Case study: Ayesha Hussain at International Norwich Showcase

The International Literature Showcase, founded by the British Council and the Writers’ Centre Norwich with support from Arts Council England, is a platform that brings together talented individuals from all over the literary world with the aim of initiating exchange.

Over the three days, from the 18 – 21 March 2015, festival organisers, including Ayesha Hussain from Pakistan, one of the Founders of the Khayal Creative Network’s Festival of Art and Literature, were able to interact and meet with new writers, discuss thought-provoking ideas about what literature can achieve and develop possibilities of collaboration in the future.

On her return, we caught up with Ayesha to us of her experience. See what see has to say: 

Tell us a bit about yourself and your background, as well as experience as a festival organiser?

I did a Masters in Literature from Kinnaird College. I am passionate about my work and have been teaching since 1999. I teach Literature in English to O and A level students at Lahore Grammar School. I also teach a course at the B.A Honours in English programme offered by Goldsmiths College London as part of the International degree programme at the Lahore Grammar School.

I am currently enrolled in the MPhil programme in Education at the Beaconhouse National University.

I set up Khayaal Creative Network along with three other women, Nuria Rafique-Iqbal, Amna Omar and Zainab Qureshi in 2012. The purpose of our network is to promote the arts and literature via discussions, debates, performances and readings throughout the year by organising a series of public events in Pakistan. Khayaal Creative Network hosted its first festival ‘The Festival of Arts and Literature’ in Lahore in November 2013. The idea behind our first festival was to honour Pakistani talent by bringing together authors, publishers, thinkers, philosophers, filmmakers, artists, actors and musicians. To invite speakers who would bring their thoughts and experiences to the festival through debates, discussions, readings, and performances and in doing so, inspire our youth.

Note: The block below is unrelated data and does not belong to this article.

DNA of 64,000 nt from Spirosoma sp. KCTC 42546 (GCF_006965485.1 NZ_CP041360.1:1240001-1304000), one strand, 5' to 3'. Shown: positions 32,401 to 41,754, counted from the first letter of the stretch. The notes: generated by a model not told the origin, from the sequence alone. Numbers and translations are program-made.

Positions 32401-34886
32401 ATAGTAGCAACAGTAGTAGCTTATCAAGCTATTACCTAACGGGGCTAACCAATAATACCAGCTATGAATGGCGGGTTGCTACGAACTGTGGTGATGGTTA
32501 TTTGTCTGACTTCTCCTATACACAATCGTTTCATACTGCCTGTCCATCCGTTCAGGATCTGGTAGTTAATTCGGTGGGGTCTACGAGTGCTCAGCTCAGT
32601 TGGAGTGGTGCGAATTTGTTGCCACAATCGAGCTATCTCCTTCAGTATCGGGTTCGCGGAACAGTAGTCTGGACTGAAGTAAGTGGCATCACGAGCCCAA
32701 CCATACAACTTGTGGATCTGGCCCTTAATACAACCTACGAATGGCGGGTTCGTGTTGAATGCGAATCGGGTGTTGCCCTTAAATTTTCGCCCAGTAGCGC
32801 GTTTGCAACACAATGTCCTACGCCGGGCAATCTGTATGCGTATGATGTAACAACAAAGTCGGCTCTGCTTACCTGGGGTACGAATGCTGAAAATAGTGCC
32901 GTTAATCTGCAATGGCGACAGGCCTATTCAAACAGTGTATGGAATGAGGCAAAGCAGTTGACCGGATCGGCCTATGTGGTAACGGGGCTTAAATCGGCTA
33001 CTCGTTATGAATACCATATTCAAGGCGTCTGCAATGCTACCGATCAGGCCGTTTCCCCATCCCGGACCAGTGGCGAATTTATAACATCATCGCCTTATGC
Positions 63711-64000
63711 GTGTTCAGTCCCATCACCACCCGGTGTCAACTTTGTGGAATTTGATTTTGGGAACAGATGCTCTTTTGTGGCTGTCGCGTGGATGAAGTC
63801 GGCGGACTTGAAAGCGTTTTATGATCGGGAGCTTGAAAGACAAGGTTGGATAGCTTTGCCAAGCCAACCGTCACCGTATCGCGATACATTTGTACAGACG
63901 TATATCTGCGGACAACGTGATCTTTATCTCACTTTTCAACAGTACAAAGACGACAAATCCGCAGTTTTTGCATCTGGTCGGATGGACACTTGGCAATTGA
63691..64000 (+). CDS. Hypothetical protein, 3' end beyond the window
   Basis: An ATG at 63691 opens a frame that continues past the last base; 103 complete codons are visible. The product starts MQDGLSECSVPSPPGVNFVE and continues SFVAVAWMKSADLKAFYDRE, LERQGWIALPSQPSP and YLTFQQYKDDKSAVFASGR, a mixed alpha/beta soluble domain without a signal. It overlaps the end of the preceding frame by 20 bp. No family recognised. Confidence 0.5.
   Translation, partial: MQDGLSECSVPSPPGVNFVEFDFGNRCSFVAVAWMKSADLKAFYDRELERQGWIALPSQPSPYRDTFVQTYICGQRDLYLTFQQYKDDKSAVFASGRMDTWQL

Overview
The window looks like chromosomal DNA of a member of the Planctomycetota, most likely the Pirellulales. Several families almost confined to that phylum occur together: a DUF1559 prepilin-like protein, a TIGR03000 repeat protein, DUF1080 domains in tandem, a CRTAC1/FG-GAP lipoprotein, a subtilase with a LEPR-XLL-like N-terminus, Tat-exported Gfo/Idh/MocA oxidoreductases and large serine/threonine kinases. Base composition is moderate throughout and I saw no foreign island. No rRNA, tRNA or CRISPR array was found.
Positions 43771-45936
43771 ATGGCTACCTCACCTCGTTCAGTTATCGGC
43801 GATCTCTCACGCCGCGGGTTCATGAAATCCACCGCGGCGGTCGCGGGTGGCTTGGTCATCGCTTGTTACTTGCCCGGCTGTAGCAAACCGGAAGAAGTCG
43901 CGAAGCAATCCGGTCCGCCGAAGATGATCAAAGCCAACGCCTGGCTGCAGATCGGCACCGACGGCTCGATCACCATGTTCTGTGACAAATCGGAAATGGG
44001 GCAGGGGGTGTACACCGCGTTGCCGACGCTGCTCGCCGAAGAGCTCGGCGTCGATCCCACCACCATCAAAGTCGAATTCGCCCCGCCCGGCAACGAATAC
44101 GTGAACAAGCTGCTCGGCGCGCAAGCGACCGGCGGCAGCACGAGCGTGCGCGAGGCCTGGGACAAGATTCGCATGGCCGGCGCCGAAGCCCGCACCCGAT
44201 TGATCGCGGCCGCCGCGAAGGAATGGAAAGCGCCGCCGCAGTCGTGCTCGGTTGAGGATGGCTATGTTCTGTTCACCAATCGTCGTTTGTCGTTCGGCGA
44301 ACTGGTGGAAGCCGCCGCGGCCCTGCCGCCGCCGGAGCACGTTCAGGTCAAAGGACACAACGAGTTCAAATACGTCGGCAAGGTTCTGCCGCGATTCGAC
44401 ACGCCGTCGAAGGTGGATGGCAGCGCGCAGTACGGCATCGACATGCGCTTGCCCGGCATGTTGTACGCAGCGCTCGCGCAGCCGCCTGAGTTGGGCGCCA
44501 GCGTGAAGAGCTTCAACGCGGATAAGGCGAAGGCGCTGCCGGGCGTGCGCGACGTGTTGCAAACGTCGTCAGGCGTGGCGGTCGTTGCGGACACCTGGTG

A lot of hard work went into organising a festival of this scale. Over 70 speakers were a part of our festival, the sessions were bilingual hence interactive, the audience got to see two music performances, one dance performance and a play by Ajoka. Our festival was vibrant and attracted people of all ages and from all walks of life. 

How would you describe the International Literature Showcase in two lines?

The ILS was an unforgettable experience. I got the chance to meet like-minded people, and learn from their experiences. 

What was it like to represent Pakistan in a global literature community?

It was a proud moment for me to share the work that our organisation has done with incredibly talented people who have contributed greatly to the world of literature. Most of the people I met were interested in hearing about the work being done in both the arts and literature in Pakistan, and were keen on coming to Pakistan to share their work.

If you were to choose one thing that inspired you on this trip to the UK, what would it be?

I was inspired by people’s desire to build connections and make a difference. Everyone I met is passionate about the work that they do and want to share their ideas and by working with people from across the globe - irrespective of cultural, social and religious differences. The power of the arts and the written word is such that it transcends all barriers. 

How, in your opinion, has this opportunity benefited your work and what are you planning next?

I was able to network and develop links. We have invited a few authors who were a part of the ILS to talk about their writings at our upcoming festival in Lahore this November. I would like to work with as many people as I possibly can, to invite writers to Pakistan and to ensure that our writers/artists get an opportunity to represent the country at festivals abroad. 

What are the possibilities for collaborations between the UK and Pakistan in terms of literary programming?

The possibilities are endless; however, we have to make sure they materialise. We are already working on a collaboration with The Roundhouse. We want to invite UK’s leading writers and musicians to come and work with their counterparts here. We would like to initiate a programme where the writers/artists can work with students in Lahore.

We need all the support we can get to make sure that we are able to collaborate and share our work with people all over the world through regular exchange of talent.